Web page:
I’m Daniella Snyder, a first-year graduate student at Villanova University, and your newest ‘Cat in Falvey Library’s Stacks. I’ll be posting about academics– from research to study habits and everything in between– and how the Falvey Library can play a large role in your success here on campus!
Today, we honor and mourn the life of our forty-first president, George Herbert Walker Bush. In office from 1989-1993, Bush brought “a dedication to traditional American vales and a determination to direct them toward making the United States ‘a kinder and gentler nation’ in the face of a dramatically changing world.”
In Bush’s Inaugural Address, he pledged to use American strength as a force for good. Like his father, Prescott Bush (a senator from Connecticut), H.W. was passionate about public service and politics as a young man. After serving two terms as a Representative to Congress from Texas, Ambassador to the United Nations, Chairman of the Republican National Committee, Chief of the U.S. Liaison Office in the People’s Republic of China, and Director of the CIA, Bush campaigned for the Republican nomination for President in 1980.
Despite his loss in 1980, Bush served as Vice President to Ronald Reagan, was nominated for President in 1988, and won the general election alongside Senator Dan Quayle of Indiana.
At the start of his presidency in 1989, Bush faced a world in the midst of dramatic and consequential changes. The Berlin Wall fell. The Cold War ended. The Communist empire ended. The Soviet Union ceased to exist. Gorbachev resigned.
In 1992, he lost his bid for reelection to Democrat William Clinton.
H.W. married his wife Barbara in 1945. They had what some considered a “storybook romance” of 73 years. He passed away just eight months following her death in April. Barbara, along with the entire Bush family, were known for their commitment to education, literacy, and libraries. During her time in the White House, the First Lady created the Barbara Bush Foundation for Family Literacy. She was also integral in her husband’s passing of the National Literacy Act in 1991. The Falvey Library is both deeply humbled and grateful for the Bush family’s belief that education and literacy are American civil rights.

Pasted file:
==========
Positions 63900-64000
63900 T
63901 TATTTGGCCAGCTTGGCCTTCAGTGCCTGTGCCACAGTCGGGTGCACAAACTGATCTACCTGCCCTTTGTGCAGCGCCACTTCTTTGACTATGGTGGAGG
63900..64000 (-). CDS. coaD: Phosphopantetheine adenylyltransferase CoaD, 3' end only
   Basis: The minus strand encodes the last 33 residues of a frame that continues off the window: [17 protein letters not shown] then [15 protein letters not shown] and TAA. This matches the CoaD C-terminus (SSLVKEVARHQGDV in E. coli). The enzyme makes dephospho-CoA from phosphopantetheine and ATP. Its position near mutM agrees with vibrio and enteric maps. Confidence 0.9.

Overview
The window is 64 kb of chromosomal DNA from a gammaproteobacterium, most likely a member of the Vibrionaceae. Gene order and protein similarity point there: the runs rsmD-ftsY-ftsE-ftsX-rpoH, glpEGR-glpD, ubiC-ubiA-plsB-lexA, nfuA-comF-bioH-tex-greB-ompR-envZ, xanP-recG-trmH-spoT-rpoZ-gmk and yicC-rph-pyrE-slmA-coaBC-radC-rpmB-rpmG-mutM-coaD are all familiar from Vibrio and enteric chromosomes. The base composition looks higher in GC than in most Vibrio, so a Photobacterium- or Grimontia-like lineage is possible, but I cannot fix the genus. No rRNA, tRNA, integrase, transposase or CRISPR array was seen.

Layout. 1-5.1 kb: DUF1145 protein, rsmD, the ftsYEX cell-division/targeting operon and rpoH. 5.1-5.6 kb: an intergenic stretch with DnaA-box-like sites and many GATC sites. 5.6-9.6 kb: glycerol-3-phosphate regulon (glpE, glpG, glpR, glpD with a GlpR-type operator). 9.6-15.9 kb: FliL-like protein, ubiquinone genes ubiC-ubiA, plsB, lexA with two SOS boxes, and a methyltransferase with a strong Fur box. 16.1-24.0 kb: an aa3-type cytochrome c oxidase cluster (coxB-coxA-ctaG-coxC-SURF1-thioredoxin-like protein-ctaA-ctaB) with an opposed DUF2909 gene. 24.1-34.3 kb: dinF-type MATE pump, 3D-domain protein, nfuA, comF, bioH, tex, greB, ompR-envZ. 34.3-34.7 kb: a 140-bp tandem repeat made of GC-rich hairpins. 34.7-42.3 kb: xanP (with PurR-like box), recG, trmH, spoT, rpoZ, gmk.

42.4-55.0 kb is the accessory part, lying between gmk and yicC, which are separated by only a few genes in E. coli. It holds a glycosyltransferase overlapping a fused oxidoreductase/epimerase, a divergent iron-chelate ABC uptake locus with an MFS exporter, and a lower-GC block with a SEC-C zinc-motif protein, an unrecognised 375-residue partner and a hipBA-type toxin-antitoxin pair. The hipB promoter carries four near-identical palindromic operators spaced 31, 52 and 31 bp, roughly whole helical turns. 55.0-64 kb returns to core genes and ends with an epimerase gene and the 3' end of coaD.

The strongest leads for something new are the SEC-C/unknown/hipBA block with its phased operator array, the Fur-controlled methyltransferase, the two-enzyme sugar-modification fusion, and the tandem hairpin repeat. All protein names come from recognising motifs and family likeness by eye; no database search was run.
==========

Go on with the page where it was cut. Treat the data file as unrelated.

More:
George Herbert Walker Bush belongs to a political dynasty; he sits in the middle of three generations of politicians, including his father Prescott, a senator from Connecticut; his son Jeb, former governor of Florida; and his son, George Walker, the 43rd President of the United States. George H. W. and George W. are the second set of father and son to become President.
The Falvey Library has two texts in the collection that detail the life of our forty-first president, 41: Inside the Presidency of George H.W. Bush, and George H. W. Bush: Character at the Core.
There are also a number of databases where you can look at all of George H.W. Bush’s presidential documents, like The Avalon Project and The American Presidency Project.
The University of Michigan also has a database of all the public papers of the Presidents of the United States.
Additionally, UVA’s Miller Center features in-depth essays covering Bush’s foreign and domestic affairs, family life, and impact and legacy.
From left to right: Former Presidents George H.W. Bush, Barack Obama, George W. Bush, Bill Clinton, and Jimmy Carter. Source: Town & Country Magazine.
The Presidential biographies on WhiteHouse.gov are from “The Presidents of the United States of America,” by Frank Freidel and Hugh Sidey. Copyright 2006 by the White House Historical Association.